John D. Frazier of Boynton Beach, Florida allegedly struck an unmarked patrol car and fled the scene on Wednesday, news sources report. Information regarding the victim’s identity was not immediately available following the incident; reports say the victim sustained a head injury and was treated at an area hospital. Frazier, 65, has been apprehended, but it is unclear whether charges have been filed.
Reports say this is not Frazier’s first crash. In February 2011, Frazier was in a car accident in South Florida, the details of which are currently not known. Frazier was cited for careless driving following that accident, reports say. Sources also say that Frazier’s license expired in early August 2012 and he failed to have it renewed.
This latest accident occurred around 10:30 Wednesday morning on North Seacrest Boulevard in Boynton Beach. The boulevard has four lanes with a center turning lane. Reports say Frazier was southbound on the boulevard when he attempted to make a left turn and collided with the officer’s northbound unmarked cruiser. The impact reportedly caused the officer’s car to veer off the boulevard at into a light pole.
Frazier allegedly fled the scene following the accident, but a nearby city worker tailed Frazier’s vehicle, jotted down his license plate number, and called police. A patrolling officer later found Frazier and the Cadillac in a driveway in the 1600 block of Northeast First Street; Frazier was allegedly trying to repair some damage to the vehicle at the time. The officer spoke with Frazier and asked him why he left the scene of the accident, to which Frazier reportedly replied that he left the scene so that he could go home and get his license.
Car crashes may be the leading cause of injuries in South Florida, but they weren’t the only thing sending people to the hospital this past week. A Wellington man was hospitalized Tuesday after he was struck by lightning, reports say. The man’s name was not immediately released at press time; he was treated at an area hospital for non-life threatening injuries.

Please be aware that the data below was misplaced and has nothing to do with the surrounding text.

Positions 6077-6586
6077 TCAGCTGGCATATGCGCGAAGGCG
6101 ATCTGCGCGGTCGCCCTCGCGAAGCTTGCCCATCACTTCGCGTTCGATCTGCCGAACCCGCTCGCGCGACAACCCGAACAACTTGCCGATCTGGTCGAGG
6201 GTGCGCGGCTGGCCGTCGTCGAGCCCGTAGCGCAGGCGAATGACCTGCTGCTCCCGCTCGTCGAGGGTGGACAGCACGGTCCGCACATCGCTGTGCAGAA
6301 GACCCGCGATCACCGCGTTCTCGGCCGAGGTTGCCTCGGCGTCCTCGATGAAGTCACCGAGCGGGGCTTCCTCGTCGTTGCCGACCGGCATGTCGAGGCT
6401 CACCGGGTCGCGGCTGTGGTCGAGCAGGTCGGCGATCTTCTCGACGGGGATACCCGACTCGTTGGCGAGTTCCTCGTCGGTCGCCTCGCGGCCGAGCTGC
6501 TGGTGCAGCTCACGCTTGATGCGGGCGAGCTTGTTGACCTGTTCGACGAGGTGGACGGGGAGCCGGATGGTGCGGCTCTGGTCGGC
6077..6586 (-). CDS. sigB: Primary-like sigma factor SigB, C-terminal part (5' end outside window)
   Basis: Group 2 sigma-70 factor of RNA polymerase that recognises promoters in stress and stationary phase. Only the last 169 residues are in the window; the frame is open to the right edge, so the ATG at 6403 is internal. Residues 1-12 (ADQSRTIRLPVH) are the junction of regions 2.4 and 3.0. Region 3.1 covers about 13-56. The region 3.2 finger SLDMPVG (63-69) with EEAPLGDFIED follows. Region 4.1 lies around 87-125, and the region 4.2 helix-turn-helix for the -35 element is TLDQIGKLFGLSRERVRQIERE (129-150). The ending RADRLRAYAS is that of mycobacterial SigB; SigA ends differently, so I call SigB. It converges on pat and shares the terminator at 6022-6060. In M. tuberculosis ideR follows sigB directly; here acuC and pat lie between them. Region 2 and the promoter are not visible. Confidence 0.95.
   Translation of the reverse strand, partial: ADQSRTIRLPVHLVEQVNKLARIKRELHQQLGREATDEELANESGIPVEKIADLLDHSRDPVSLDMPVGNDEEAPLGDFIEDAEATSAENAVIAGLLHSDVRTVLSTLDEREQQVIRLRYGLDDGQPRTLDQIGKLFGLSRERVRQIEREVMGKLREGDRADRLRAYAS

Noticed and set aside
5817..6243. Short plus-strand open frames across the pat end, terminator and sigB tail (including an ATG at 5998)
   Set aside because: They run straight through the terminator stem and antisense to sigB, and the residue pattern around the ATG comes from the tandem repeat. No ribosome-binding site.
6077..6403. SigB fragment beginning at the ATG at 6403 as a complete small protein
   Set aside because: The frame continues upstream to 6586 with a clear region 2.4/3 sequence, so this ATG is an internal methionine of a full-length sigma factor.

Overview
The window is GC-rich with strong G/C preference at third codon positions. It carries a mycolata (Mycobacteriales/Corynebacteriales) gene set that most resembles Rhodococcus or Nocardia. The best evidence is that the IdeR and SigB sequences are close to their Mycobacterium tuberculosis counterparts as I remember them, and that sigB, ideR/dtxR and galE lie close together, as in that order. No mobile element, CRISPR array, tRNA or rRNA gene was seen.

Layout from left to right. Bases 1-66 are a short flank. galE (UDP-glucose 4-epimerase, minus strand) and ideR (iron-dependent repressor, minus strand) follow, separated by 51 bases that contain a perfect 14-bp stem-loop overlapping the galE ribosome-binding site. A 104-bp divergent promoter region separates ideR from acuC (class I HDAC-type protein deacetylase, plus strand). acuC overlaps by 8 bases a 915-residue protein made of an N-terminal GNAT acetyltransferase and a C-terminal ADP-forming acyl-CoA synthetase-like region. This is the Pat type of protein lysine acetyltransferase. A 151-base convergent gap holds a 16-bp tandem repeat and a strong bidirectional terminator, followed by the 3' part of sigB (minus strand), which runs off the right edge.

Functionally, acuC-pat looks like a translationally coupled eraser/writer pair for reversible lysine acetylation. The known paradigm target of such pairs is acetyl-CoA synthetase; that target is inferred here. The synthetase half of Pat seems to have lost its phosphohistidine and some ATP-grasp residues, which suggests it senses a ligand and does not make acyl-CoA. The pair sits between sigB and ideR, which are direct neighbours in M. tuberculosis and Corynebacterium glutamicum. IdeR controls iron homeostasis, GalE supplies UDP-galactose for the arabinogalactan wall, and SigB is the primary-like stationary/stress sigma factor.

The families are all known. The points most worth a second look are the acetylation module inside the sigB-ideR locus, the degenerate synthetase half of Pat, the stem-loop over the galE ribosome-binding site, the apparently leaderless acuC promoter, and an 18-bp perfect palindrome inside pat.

The National Weather Service says that lightning was striking the ground two to four times a minute Tuesday in the area where incident occurred. While that report seems shocking, a meteorologist spokesperson said it is a common trend in Florida. “Florida leads the country in the number of lightning deaths and injuries,” the meteorologist said. “It’s because we get more lightning than any other part of the country. It’s our climate.”
Sources say the victim was in the 14000 block of Greenbriar Boulevard at around 11:30 Tuesday afternoon when he was indirectly struck by lightning. The victim was taken to the Wellington Regional Medical Center; sources say he is expected to make a full recovery. Experts say that indirect lightning strikes usually cause numbness and tingling in areas of the body. “You hear the expression ‘you’re more likely to win the lottery than get hit by lightning.’ That may not apply to Florida,” the meteorologist said. Common ways of avoiding lightning strikes include staying inside in inclement weather.